As in the other states, Florida has a law which provides for the appointment of a guardian by a state court for individuals who are unable to handle their own affairs. Under Chapter 744 of the Florida statutes, a minor or an adult with mental or physical disabilities can be adjudicated a ward of the court and have a guardian appointed to make personal and/or financial decisions on his or her behalf. If a minor’s parents die or become incapacitated, or if the child receives an inheritance or proceeds of a lawsuit or insurance policy totaling more than $15,000, Florida law requires the court to appoint a guardian for the minor.
The law governing appointment of a guardian for adults requires a finding that an individual is incapacitated. The person’s ability to make decisions must be so impaired that the court grants decision-making power to another person. There can be no less restrictive alternative available or appropriate to take care of the individual’s needs. Examples of less restrictive alternatives include a trust, durable power of attorney, health care surrogate or proxy, or other pre-need directive.
The appointment of a guardian may be voluntary on the part of the ward or involuntary. A mentally competent adult who nonetheless is incapable of handling his finances may himself petition for the appointment of a guardian. A petition for an involuntary guardianship may be filed by any adult. The petition must set forth the facts upon which the petitioner bases his belief that the person is incapacitated. A committee of three is appointed by the court to make the determination of incapacity. The court will consider the express wishes of the incapacitated person in the appointment of the guardian.
In order to effectively address the different levels of need for a guardian, Florida law allows for limited and plenary adult guardianships. If a particular ward lacks the capacity to do some but not all tasks necessary to care for himself and his estate, and if that person does not have pre-planned written instructions for dealing with these issues, then the court will create a limited guardianship. In the case of a ward who is unable to care for himself at all, a plenary guardian can be appointed to exercise all of the legal rights and powers of the adult ward that can be delegated. A guardian over property must inventory, prudently invest, account for, and use the property for the support of the ward. A guardian of a person may, among other things, provide for personal, mental, and medical care and determine the residence of the ward.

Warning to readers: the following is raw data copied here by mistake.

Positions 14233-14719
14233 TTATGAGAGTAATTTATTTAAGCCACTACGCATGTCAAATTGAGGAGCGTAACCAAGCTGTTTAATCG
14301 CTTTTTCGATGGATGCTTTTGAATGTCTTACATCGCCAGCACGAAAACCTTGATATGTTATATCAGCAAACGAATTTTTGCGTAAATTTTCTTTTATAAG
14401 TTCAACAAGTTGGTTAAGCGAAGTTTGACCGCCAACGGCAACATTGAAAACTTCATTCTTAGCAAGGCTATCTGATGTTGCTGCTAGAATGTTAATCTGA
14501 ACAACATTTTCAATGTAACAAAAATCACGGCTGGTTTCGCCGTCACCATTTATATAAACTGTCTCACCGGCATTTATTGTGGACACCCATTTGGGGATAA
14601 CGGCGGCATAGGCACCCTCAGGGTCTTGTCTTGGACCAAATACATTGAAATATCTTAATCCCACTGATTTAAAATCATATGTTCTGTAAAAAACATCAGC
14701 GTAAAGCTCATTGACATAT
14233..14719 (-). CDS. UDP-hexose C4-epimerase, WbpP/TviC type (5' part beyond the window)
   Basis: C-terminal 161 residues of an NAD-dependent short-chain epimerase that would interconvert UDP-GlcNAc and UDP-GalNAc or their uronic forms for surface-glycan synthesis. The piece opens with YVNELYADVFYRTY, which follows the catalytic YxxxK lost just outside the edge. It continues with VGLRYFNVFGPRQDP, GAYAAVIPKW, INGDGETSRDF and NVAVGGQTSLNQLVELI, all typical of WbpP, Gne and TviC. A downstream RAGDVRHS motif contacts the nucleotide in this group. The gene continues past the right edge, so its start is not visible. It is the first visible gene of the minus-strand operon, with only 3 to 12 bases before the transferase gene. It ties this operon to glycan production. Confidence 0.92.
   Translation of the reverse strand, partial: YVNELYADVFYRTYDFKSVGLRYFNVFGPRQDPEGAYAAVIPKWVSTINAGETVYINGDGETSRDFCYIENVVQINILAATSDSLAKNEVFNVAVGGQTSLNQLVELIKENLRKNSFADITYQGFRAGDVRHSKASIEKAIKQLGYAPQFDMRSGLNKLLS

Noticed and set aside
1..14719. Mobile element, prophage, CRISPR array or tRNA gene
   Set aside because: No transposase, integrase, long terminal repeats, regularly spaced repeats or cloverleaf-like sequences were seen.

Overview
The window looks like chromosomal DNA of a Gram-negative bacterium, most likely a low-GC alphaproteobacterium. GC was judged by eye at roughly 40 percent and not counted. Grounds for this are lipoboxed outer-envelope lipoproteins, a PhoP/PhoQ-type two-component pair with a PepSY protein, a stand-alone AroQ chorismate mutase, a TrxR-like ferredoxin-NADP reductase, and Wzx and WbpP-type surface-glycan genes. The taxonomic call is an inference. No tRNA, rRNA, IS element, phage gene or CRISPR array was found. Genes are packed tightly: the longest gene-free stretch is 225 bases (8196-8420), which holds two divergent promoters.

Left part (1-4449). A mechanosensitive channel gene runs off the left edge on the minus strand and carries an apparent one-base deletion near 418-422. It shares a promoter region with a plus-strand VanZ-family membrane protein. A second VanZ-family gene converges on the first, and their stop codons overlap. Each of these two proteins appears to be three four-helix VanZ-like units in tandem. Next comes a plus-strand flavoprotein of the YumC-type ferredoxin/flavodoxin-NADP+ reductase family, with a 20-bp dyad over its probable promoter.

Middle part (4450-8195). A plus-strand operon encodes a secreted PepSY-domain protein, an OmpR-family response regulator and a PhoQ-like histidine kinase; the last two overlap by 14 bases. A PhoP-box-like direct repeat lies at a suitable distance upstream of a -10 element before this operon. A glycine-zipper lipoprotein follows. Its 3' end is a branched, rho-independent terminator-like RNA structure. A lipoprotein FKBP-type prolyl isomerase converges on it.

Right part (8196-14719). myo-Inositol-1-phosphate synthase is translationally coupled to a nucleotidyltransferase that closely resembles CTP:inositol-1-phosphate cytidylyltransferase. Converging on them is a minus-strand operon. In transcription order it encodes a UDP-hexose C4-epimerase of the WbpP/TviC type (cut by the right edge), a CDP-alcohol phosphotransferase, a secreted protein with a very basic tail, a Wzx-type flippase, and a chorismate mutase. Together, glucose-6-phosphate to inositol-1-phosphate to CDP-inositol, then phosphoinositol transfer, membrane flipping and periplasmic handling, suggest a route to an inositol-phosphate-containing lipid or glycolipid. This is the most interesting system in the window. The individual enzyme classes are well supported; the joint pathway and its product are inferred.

When a court removes an individual’s right to care for himself, whether that person is a minor or an incapacitated adult, the court has a duty to protect the ward. Pursuant to that duty, the court appoints the guardian. Guardianships are therefore subject to court oversight. Chapter 744 of the Florida Statutes and Part III, Probate Rules, Florida Rules of Court contain the guidelines that define the duties and obligations of guardians, their attorneys, and the court with respect to the ward.
The Law Offices of James S. Cunha, P.A. can assist you if you or someone you care for is in need of a guardian. Our knowledgeable and compassionate Florida Family Lawyer can provide counsel and representation regarding guardianships or any other family law matter you are facing. We provide legal representation to clients in Palm Beach County including Delray Beach, West Palm Beach, Boca Raton, Lake Worth, Boynton Beach, Palm Beach Gardens, and Jupiter. We also represent family law clients in St. Lucie, Broward, Okeechobee, Hendry, Miami-Dade, and Martin Counties. Please call us toll free at (800) 558-1227, or locally at (561) 429-3924.